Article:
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If x and y are positive, is x^3 > y ? (1) x^1/2 > y

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Manager
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If x and y are positive, is x^3 > y ? (1) x^1/2 > y [#permalink]

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New post 06 Sep 2008, 00:26
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If x and y are positive, is x^3 > y ?

(1) x^1/2 > y
(2) x > y

Kudos [?]: 104 [0], given: 0

SVP
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Re: Zumit DS 010 [#permalink]

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New post 06 Sep 2008, 00:50
dancinggeometry wrote:
If x and y are positive, is x^3 > y ?

(1) x^1/2 > y
(2) x > y


E. if x = 0.49 and y = 0.5, no.
if x = 1 and y = 0.5, yes.
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Re: Zumit DS 010 [#permalink]

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New post 06 Sep 2008, 00:50
dancinggeometry wrote:
If x and y are positive, is x^3 > y ?

(1) x^1/2 > y
(2) x > y



E

scenario 1: x = .49, y = .4, this would satisfy both statements, but x^3 < y

scenario 1: x = 49, y = 1, this would satisfy both statements, but x^3 > y

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VP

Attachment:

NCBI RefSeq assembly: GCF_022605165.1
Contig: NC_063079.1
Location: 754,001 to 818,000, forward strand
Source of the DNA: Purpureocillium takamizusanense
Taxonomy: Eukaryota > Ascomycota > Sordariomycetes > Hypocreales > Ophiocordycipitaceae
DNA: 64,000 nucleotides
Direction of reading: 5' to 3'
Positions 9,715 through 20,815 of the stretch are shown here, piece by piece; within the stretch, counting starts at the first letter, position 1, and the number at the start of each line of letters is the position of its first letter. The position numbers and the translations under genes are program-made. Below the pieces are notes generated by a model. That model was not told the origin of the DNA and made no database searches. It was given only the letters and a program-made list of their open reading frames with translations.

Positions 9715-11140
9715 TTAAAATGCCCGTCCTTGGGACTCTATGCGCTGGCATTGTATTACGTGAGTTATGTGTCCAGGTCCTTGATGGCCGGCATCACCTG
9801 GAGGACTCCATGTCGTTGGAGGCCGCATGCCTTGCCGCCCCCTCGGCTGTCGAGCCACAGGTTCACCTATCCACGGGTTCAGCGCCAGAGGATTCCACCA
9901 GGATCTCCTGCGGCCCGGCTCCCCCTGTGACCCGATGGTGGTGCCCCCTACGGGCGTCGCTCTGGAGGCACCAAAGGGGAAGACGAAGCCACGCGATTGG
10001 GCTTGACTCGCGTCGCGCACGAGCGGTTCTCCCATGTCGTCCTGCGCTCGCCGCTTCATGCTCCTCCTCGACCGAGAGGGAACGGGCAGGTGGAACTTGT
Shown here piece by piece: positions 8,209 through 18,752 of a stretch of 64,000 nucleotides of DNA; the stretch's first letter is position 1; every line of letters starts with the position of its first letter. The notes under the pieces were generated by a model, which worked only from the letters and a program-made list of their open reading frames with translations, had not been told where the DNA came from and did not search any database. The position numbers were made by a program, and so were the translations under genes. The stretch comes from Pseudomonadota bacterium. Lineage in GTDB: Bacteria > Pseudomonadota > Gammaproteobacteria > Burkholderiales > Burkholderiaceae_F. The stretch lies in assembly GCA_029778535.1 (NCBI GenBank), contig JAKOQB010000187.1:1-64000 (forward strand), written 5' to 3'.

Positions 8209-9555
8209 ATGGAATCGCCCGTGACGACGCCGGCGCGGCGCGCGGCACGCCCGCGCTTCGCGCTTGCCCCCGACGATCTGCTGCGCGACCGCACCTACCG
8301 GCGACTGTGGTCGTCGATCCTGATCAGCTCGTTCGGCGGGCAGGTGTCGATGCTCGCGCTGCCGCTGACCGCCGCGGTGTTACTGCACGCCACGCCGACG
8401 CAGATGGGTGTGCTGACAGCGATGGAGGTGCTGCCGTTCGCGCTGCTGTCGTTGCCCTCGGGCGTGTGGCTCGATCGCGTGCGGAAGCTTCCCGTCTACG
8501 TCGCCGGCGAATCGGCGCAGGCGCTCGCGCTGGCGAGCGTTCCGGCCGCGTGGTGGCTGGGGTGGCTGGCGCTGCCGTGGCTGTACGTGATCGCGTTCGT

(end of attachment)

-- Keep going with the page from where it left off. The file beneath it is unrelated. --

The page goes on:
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Re: Zumit DS 010 [#permalink]

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New post 06 Sep 2008, 12:07
E is my pick as well.

Both cases by themselves and together hold for integers. Does not hold for fractions.

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Manager
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Re: Zumit DS 010 [#permalink]

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New post 06 Sep 2008, 23:43
OA is E. Bin 2 problem.

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Re: Zumit DS 010 [#permalink]

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New post 07 Sep 2008, 10:44
i think its best to analyse using the no. line.
we know taht when a no. is a fraction , then its cube and square are smaller than the no. itself.

below x and y are such that x>y and there is infinitesimally small gap bet'n the two.

stat 1) x^1/2>y

stat 2) x>y.

_________0___x2_____y_x__x1_1___
on taking the root, x jumps to x1 say, so x1>y , but x^3 shifts x to x2 and here x^3<y.

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Re: Zumit DS 010   [#permalink] 07 Sep 2008, 10:44
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If x and y are positive, is x^3 > y ? (1) x^1/2 > y

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